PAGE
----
[EM] Electing a proportional executive/cabinet

RaphFrk at netscape.net RaphFrk at netscape.net
Mon Mar 20 09:16:24 PST 2006

Dan Bishop <daniel-j-bishop at neo.tamu.edu> wrote:
>Here's my idea:
>STEP 1: Set the "price of a vote" for each position.  This could be 
>proportional to the budget of the ministry.
>Example: The Republic of Electoria spends 4% of its budget on justice, 
>3% on the treasury, and 93% on defense (the country is currently 
>involved in a major war).  "Prices" of votes are set based on these 
>percentages: A vote for the Justice Minister "costs" 4 marks, a vote for 
>the Finance Minister costs 3 marks, and a vote for the Defense Minister 
>costs 93 marks.
>STEP 2: Each voter is given a fixed "vote budget", to allocate as they wish.
>Example: Each voter in Electoria is given 1000 marks to "spend" on votes.
>Mr. Gunn is most concerned about winning the war, so he "buys" 10 votes 
>in the Defense Minister election.  With his remaining 70 marks, he buys 
>10 votes each in the Finance and Justice Ministers' elections.
>Mr. Law, however, is more concerned about the skyrocketing crime rates 
>at home.  He "buys" 124 votes in the Justice Minister election, 5 votes 
>in the Defence Minister election, and 13 votes in the Finance Minister 
>Ms. Gold is worried about Electoria's skyrocketing budget deficit.  She 
>"buys" 320 votes for the Finance Minister and 10 votes for the Justice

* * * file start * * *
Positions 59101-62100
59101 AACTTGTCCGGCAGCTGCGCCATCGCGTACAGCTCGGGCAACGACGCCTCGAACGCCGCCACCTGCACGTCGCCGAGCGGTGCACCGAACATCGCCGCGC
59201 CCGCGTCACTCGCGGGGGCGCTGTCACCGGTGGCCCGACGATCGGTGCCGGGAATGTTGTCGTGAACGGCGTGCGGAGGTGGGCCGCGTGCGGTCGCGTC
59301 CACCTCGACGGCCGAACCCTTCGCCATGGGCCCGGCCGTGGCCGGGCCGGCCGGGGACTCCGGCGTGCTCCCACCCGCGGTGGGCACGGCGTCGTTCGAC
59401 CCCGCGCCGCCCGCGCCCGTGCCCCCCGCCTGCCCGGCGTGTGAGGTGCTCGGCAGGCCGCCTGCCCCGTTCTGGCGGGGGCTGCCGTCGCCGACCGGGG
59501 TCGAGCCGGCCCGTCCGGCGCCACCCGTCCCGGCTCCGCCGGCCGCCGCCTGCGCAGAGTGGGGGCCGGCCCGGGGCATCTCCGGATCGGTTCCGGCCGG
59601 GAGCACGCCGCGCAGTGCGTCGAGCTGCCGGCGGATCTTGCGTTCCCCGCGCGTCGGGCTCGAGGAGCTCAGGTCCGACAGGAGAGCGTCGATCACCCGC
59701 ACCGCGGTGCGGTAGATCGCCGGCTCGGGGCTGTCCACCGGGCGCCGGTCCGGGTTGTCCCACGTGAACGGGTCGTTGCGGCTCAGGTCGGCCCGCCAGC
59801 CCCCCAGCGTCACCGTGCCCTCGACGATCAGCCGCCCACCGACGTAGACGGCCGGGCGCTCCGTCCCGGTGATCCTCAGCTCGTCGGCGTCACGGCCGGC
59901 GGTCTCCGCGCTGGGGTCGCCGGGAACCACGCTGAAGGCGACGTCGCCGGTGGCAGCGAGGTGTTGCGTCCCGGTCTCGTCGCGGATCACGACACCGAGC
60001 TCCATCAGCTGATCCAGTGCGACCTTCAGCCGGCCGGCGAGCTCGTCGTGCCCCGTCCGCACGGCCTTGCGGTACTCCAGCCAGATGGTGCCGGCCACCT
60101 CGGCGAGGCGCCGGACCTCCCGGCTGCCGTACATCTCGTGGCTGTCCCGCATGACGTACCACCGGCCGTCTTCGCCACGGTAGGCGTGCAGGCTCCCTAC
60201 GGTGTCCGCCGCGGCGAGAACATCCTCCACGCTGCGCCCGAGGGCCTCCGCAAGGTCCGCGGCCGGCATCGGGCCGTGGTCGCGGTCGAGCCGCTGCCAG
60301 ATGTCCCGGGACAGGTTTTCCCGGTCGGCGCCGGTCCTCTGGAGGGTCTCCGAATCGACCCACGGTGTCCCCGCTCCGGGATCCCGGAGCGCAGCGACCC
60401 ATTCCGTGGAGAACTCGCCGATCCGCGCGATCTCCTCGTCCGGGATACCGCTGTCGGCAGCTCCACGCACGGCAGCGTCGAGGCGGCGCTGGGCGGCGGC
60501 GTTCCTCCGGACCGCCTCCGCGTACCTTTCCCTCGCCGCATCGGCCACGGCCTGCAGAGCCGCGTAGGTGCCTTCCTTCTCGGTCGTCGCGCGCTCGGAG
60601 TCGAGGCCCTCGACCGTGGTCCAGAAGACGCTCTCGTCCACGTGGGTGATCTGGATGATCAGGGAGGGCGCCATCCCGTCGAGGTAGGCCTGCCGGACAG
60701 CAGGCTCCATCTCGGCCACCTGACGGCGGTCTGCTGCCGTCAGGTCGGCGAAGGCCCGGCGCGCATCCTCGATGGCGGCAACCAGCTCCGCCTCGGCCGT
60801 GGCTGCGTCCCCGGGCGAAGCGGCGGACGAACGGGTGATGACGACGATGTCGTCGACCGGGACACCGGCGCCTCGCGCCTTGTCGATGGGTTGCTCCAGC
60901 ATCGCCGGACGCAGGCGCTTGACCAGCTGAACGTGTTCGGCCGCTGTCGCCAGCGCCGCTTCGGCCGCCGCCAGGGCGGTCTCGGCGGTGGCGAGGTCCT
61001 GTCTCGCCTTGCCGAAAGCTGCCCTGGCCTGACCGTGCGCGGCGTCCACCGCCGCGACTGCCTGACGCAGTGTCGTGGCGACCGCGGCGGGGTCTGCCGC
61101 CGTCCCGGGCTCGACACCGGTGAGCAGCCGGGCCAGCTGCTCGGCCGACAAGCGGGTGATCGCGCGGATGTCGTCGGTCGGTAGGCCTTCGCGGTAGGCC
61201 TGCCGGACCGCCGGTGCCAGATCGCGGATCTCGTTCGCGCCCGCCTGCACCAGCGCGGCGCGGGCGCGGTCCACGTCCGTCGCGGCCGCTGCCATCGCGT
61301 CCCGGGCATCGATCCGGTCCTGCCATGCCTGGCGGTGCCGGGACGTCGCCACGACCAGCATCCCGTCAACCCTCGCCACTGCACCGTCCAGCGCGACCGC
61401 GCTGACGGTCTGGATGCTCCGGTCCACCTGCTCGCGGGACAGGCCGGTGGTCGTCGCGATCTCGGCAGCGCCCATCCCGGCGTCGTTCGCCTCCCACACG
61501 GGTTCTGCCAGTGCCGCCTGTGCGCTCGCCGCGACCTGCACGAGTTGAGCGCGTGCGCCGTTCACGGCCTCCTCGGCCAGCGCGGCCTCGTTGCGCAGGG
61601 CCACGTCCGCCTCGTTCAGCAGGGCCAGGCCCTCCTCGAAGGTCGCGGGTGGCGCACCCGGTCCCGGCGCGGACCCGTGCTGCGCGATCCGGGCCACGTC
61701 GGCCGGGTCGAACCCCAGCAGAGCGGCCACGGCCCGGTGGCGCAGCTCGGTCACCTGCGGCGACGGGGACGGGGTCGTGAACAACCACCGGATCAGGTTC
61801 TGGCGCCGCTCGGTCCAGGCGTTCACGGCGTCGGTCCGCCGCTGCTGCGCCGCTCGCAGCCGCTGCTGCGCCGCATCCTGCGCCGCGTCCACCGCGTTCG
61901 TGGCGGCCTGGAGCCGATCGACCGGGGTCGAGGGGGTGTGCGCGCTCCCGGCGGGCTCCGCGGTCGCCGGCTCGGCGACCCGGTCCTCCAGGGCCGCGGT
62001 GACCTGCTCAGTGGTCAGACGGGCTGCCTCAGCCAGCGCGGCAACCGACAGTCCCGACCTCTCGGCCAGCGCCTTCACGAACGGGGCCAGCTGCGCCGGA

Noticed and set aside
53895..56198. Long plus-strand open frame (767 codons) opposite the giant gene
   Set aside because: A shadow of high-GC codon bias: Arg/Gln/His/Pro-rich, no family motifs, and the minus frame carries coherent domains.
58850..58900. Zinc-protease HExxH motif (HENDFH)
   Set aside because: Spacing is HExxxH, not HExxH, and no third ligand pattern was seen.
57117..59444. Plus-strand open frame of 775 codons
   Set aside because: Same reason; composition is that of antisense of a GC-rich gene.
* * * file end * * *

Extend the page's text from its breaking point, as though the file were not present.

>STEP 3: Each voter casts a ranked ballot in the election for each 
>minister.  This ballot is weighted by the number of votes the voter 
>"bought" for that position.

One problem with this is it faces the same problem as plurality.  If a certain seat on the cabinet is a sure thing, then there is no point in wasting some of your marks on that seat (or maybe it is the opposite problem, being a sure thing might prevent you from being elected).  I think that votes that don't elect someone should be allowed to be transferred to another seat.

Also, budget isn't the only thing that determines power of a ministry.  The finance ministry may have a small budget, but if it sets things like interest rates (or decides on the method used to compute inflation) and also controls things like government borrowing etc, then it is still very important.

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